5 years ago

Non-Additive Stabilization by Halogenated Amino Acids Reveals Protein Plasticity on a Sub-Angstrom Scale

Jianmin Gao, Christopher J. Pace, Adam A. Esposito, Azade S. Hosseini
It has been a long-standing goal to understand the structure-stability relationship of proteins, as optimal stability is essential for protein function and highly desirable for protein therapeutics. Halogenation has emerged as a minimally invasive strategy to probe the physical characteristics of proteins in solution, as well as enhance the structural stabilities of proteins for therapeutic applications. Although advances in synthetic chemistry and genetic code expansion have allowed for the rapid synthesis of proteins with diverse chemical sequences, much remains to be learned regarding the impact of these mutations on their structural integrity. In this contribution, we present a systematic study of three well-folded model protein systems, in which their structural stabilities are assessed in response to various hydrogen-to-halogen atom mutations. Halogenation allows for the perturbation of proteins on a sub-angstrom scale, offering unprecedented precision of protein engineering. The thermodynamic results from these model systems reveal that in certain cases, proteins can display modest steric tolerance to halogenation, yielding non-additive consequences to protein stability. The observed sub-angstrom sensitivity of protein stability highlights the delicate arrangement of a folded protein core structure. The stability data of various halogenated proteins presented herein should also provide guidelines for using halogenation as a strategy to improve the stability of protein therapeutics. This article is protected by copyright. All rights reserved.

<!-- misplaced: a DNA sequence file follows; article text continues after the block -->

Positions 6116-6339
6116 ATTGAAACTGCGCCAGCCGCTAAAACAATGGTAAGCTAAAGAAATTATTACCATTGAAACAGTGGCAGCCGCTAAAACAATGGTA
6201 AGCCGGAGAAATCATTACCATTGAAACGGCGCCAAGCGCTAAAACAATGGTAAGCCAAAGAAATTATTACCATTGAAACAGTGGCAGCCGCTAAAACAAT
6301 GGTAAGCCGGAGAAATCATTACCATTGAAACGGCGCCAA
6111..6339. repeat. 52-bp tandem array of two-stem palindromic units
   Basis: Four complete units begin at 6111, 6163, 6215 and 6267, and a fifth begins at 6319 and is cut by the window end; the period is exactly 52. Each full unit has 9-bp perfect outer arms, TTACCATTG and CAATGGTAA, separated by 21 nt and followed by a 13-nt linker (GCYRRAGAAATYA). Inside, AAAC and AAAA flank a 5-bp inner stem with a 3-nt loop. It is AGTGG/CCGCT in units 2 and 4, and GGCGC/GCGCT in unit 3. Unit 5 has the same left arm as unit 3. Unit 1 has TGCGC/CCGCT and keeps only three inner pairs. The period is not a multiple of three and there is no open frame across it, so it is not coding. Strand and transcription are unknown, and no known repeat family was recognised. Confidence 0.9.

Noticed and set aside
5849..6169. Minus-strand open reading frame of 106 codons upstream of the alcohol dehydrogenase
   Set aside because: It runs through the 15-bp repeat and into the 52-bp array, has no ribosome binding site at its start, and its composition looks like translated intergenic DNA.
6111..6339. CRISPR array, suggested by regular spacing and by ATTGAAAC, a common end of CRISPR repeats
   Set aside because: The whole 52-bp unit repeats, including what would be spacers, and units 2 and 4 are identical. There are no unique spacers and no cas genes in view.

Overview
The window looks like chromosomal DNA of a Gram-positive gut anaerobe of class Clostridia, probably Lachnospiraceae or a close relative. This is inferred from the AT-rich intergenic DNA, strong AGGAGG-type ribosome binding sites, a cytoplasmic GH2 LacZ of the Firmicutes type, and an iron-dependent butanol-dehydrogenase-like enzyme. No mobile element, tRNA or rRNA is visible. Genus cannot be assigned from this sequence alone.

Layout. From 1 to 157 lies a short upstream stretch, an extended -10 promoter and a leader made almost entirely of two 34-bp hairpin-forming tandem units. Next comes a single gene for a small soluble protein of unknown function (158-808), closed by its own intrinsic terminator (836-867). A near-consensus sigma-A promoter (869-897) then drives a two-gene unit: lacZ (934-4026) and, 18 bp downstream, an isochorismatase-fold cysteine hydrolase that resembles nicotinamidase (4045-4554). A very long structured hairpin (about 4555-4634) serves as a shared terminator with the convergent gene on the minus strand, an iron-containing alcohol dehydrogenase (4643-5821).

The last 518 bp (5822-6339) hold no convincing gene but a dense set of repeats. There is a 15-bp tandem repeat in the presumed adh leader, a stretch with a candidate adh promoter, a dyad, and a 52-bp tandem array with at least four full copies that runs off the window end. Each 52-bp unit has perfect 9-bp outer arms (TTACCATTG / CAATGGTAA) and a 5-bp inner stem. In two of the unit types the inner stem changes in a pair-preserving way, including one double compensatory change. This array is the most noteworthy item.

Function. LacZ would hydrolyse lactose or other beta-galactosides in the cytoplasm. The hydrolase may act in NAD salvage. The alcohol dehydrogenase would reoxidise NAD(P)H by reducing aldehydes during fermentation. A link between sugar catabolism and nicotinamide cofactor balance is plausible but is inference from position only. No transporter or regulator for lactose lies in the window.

Publisher URL: http://onlinelibrary.wiley.com/resolve/doi

DOI: 10.1002/pro.3242

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